When it comes to coffee and heart health, the two are rarely believed to go together. They share a relationship resembling water and oil, at least that is what was strongly believed by both the medical community and society at large.

However, a growing body of evidence has disproved this point, to the extent that coffee has in fact been proven to have benefits for your heart and circulatory system.

Interested to know more about the link between coffee and heart health? Let’s explore how coffee can benefit you in your pursuit of optimal circulatory health.

Coffee’s Benefits Proven In Studies

A study conducted by Harvard University and Published in The Journal Circulation (Ding et al. 2015) found that coffee drinking reduced death from all causes, but of particular significance is the reduced risk of stroke and heart attacks, especially when compared to people who did not drink coffee.

The findings also confirm a similar study on coffee consumption and reducing type 2 diabetes risk, which both confirm that drinking coffee reduces the risk of death by all causes, but more specifically drinking 3-5 cups per day had the most significant benefit of all. Drinking more than 5 cups per day did not offer further benefit.

This is just the most recent study in a string of studies confirming coffee’s heart friendly effects. For example, analysis of 36 studies on coffee published in 2013 in the Journal Circulation as well, encompassed over one million people and found that those that regularly drank moderate coffee were less likely to develop heart disease.

What do all these studies mean? Just simply that coffee is not bad for your heart, or for your circulatory system for that matter. This is in contrast to the tightly held belief that coffee is bad for heart health.

How Does Coffee Benefit The Heart?

Coffee is now known to be one of the richest sources of nutrition in the western diet. It is loaded with phytochemicals, many of which have potent anti-inflammatory effects.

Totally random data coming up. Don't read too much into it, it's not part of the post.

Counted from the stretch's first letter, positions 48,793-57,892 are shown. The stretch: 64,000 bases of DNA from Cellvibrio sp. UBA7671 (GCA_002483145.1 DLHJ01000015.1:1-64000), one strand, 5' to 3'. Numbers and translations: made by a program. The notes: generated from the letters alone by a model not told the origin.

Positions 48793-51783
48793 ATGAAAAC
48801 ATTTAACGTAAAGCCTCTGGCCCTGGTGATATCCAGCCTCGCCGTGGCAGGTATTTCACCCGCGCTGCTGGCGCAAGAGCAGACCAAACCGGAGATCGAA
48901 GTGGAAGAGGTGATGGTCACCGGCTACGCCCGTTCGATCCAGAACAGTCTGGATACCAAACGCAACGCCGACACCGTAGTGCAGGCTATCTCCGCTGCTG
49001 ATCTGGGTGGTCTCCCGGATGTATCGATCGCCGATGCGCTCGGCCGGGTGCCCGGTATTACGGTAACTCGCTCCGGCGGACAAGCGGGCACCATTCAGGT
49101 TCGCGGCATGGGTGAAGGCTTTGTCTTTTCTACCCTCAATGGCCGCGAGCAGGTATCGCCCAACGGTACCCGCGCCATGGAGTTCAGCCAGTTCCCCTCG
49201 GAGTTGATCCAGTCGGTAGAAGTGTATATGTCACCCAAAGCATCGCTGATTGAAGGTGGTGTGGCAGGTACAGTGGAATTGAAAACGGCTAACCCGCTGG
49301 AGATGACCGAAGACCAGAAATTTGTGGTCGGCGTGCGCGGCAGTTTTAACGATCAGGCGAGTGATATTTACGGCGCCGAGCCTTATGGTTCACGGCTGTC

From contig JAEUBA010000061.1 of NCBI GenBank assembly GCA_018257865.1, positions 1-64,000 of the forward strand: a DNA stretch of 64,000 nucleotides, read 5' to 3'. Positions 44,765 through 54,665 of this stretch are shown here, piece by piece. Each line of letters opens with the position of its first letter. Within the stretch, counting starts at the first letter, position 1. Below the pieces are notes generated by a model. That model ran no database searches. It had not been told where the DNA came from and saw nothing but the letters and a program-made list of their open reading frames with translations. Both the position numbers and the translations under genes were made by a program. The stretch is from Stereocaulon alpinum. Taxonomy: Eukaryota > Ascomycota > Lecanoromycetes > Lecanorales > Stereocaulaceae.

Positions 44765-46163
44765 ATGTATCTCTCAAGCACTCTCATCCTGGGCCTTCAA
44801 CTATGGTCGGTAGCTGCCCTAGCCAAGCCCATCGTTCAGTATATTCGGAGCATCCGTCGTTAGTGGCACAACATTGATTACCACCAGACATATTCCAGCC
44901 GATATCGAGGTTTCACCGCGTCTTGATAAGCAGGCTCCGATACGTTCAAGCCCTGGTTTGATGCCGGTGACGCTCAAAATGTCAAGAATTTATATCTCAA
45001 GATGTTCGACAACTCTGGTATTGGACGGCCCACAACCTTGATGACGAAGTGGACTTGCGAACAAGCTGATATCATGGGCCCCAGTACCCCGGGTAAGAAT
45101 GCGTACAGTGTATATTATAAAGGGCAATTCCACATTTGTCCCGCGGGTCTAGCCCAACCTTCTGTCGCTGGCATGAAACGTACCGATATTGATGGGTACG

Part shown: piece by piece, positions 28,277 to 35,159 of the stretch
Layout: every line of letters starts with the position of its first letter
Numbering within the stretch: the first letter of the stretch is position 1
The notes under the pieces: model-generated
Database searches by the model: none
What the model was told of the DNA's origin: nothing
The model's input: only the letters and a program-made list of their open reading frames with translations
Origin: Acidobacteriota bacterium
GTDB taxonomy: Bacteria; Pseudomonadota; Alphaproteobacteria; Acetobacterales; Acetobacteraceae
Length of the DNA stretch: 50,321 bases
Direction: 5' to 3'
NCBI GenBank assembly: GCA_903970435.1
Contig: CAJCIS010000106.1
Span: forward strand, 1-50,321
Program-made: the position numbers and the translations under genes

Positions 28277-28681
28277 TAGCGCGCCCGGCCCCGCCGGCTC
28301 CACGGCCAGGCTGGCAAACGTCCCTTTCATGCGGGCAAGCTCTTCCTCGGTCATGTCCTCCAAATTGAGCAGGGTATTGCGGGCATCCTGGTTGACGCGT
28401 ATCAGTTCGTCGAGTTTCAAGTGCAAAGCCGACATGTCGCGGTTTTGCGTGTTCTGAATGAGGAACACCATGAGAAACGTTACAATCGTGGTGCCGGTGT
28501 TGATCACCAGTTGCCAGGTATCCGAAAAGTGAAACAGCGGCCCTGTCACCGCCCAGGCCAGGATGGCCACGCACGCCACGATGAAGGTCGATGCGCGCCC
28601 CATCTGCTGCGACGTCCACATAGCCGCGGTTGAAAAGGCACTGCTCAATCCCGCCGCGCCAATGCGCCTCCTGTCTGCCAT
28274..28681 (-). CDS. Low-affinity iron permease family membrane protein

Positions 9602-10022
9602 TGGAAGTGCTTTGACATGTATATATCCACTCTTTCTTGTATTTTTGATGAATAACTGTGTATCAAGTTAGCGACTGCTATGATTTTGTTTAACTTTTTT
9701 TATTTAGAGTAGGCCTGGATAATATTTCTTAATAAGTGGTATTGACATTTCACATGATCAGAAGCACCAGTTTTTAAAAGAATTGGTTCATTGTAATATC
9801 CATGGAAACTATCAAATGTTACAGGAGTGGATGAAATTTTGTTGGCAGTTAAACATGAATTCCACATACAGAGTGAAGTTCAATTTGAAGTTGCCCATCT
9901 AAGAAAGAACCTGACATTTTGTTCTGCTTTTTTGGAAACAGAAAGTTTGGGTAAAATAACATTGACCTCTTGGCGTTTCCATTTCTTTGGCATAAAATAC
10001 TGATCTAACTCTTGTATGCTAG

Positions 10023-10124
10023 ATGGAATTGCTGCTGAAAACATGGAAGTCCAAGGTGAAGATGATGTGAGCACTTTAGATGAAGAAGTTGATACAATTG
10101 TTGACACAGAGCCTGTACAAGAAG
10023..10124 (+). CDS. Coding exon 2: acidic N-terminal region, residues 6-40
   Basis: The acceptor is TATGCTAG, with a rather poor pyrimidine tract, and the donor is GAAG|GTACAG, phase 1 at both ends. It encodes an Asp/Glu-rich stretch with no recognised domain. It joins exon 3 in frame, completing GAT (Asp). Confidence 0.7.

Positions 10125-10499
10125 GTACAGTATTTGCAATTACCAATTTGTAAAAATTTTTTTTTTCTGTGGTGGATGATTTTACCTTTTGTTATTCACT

Many diseases relating to the heart are caused by inflammatory conditions, including atherosclerotic blockages and heart disease. Antioxidants have been shown to reduce the incidence of death.

The other benefits of coffee that could positively influence heart health include:

Improving Blood Sugar Control– it is well known that diabetics have higher than average risk of also developing heart disease or suffering from strokes. Coffee reduces the risk of developing type 2 diabetes, in turn reducing the likelihood of suffering from diseases of the cardiovascular system.

Coffee Promotes Oral Health– oral health and heart disease is now established as having a strong correlation, with poor health associated with a higher incidence of heart disease. Coffee has the ability to slow down the progression of periodontal disease, and may actually reverse it.

Coffee Reduces Risk Of Death After Experiencing A Heart Attack– though it is touted as primarily having the ability to prevent heart disease in the first place, it was also found that coffee does reduce the risk of death from subsequent heart attacks in persons who have already experienced a prior heart attack. This is noteworthy as people who have experienced a heart attack may be much more wary of drinking coffee, though this does not need to be the case.

Conclusion

There is a growing body of evidence that proves coffee is not detrimental to heart health and is actually beneficial for the majority of people. If anxiety and palpitations occur from drinking regular coffee, decaffeinated varieties are excellent as they still deliver beneficial effects.

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